A review of 10 years of experience with indapamide as an antihypertensive agent.
Indapamide is an effective antihypertensive agent for which a dual mechanism of action has been put forward: a limited diuretic activity combined with antivasoconstrictive effects, resulting in decreased peripheral vascular resistance. Results from clinical trials show that 2.5 mg indapamide once daily effectively reduces arterial blood pressure in about two-thirds of patients with mild to moderate hypertension and that this reduction is related to the severity of the hypertension. As a rule, indapamide's blood pressure-reducing effect is rapid in onset (within 1 or 2 weeks) and by 1 month reaches 65% of its maximum, which occurs after 3 to 4 months of treatment. No tachyphylaxis has been observed during long-term treatment, nor has withdrawal syndrome at discontinuation of therapy. Indapamide has been successfully combined with beta blockers, methyldopa, and other antihypertensive agents, adding considerable effectiveness without noticeable increase in adverse reactions. In general, the drug is well tolerated and side effects are mild and rare. Possibly in relation to its limited diuretic activity at 2.5 mg daily, long-term treatment seldom elicits significant changes in electrolyte balance. In addition, indapamide does not induce deleterious effects on carbohydrate and lipid metabolism. Indapamide is an effective, well-tolerated, first-line antihypertensive agent. The fact that long-term administration does not induce biochemical abnormalities that constitute cardiovascular risk factors indicates another advantage of the drug.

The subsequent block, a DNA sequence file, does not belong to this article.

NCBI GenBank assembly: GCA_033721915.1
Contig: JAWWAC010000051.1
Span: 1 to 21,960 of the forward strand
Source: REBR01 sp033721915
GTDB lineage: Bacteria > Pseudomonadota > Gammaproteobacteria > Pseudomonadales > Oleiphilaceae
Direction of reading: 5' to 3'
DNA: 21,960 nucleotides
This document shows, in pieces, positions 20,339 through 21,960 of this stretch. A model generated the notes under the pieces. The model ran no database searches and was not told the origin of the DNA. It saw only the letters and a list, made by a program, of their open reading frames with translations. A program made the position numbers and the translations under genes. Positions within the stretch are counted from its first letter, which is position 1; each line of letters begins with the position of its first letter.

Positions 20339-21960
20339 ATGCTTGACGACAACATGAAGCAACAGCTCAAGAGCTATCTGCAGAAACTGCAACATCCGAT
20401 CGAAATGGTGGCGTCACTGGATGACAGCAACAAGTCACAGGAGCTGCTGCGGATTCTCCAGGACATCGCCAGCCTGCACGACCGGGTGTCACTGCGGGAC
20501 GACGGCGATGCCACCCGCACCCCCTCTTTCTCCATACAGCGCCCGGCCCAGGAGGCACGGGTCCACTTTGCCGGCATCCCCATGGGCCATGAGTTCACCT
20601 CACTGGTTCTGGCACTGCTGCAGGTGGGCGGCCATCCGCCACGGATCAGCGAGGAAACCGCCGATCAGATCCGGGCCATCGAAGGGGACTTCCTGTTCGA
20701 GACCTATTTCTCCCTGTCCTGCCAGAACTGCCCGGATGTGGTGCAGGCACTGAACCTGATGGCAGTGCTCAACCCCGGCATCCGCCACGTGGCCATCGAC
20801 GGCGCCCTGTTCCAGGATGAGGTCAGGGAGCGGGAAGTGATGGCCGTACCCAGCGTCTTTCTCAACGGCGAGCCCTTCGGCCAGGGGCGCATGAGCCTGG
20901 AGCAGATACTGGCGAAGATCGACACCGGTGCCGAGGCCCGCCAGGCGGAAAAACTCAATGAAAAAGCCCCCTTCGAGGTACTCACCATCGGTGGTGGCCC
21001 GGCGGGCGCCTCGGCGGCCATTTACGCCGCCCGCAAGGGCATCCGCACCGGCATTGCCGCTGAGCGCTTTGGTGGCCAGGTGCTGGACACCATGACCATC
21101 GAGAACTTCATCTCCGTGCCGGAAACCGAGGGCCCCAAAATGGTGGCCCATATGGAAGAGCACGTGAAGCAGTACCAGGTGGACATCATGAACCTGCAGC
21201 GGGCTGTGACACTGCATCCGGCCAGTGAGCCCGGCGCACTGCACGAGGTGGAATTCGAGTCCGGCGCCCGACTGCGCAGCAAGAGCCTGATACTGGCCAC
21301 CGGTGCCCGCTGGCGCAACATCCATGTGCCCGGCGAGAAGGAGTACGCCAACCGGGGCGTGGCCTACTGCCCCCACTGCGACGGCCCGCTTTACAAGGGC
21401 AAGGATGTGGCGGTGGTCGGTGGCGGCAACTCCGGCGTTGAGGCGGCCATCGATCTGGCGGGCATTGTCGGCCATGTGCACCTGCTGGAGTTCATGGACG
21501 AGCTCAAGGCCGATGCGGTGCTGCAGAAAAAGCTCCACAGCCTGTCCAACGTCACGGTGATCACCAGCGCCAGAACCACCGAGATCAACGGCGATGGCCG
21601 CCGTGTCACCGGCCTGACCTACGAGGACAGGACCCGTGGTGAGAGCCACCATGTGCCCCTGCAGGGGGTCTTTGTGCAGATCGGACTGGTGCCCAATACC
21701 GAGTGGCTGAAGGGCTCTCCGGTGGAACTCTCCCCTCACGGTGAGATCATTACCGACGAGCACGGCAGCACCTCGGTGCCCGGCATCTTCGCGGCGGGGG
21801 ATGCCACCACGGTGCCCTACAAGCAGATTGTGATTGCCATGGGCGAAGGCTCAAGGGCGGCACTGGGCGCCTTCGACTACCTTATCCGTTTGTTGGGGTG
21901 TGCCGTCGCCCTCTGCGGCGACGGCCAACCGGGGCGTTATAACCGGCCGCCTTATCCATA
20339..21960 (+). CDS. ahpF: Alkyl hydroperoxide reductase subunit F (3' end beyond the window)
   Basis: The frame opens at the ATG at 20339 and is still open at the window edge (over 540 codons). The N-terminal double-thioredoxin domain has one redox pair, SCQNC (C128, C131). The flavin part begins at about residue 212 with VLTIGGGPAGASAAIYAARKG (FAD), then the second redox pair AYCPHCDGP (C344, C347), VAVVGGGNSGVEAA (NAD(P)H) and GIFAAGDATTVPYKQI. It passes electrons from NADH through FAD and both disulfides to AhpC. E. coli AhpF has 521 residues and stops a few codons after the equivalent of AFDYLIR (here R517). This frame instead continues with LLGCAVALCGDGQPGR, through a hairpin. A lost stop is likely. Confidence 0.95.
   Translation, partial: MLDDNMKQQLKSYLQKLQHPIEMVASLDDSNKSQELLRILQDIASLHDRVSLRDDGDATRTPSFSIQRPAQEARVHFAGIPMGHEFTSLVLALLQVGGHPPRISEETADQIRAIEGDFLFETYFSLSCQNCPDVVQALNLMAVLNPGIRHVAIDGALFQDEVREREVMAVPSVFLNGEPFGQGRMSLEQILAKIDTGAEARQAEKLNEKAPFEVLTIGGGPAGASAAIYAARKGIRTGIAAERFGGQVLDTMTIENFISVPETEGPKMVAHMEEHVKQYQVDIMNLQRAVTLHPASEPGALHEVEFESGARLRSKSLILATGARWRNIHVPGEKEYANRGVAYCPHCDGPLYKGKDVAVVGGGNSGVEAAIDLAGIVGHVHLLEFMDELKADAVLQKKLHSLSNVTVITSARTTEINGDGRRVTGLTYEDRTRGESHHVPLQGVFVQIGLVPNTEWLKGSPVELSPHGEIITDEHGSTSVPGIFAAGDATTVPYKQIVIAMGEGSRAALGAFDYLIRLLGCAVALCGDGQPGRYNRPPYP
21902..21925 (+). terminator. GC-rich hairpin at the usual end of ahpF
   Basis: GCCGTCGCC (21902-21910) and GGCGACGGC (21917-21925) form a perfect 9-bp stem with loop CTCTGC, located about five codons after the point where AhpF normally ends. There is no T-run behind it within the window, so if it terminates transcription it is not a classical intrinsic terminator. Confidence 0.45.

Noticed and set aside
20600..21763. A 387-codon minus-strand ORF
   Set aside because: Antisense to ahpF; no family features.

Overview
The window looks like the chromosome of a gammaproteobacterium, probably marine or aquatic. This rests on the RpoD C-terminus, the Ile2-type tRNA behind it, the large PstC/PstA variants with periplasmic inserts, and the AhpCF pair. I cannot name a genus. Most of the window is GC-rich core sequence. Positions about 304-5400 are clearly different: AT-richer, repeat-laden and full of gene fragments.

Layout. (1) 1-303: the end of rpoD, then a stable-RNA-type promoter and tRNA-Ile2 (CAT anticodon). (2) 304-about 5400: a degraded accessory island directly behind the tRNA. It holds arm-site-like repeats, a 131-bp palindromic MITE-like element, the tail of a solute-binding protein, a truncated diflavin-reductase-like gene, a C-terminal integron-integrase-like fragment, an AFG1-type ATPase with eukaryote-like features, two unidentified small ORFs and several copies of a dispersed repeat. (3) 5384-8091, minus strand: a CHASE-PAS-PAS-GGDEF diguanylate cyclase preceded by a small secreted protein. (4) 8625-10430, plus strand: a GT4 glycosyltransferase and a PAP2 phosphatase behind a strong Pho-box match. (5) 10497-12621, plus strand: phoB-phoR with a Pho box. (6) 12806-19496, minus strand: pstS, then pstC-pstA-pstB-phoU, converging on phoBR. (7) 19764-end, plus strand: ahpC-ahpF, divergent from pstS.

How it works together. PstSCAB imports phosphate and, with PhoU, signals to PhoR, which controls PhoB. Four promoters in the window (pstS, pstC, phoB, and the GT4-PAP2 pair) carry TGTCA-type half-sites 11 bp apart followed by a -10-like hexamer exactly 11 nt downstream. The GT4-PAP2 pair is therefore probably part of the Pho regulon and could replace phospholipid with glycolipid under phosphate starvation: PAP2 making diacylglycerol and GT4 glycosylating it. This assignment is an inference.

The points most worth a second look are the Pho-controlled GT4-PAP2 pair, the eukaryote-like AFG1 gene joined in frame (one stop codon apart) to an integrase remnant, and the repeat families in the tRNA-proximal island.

- Copyright © 1985 by American Heart Association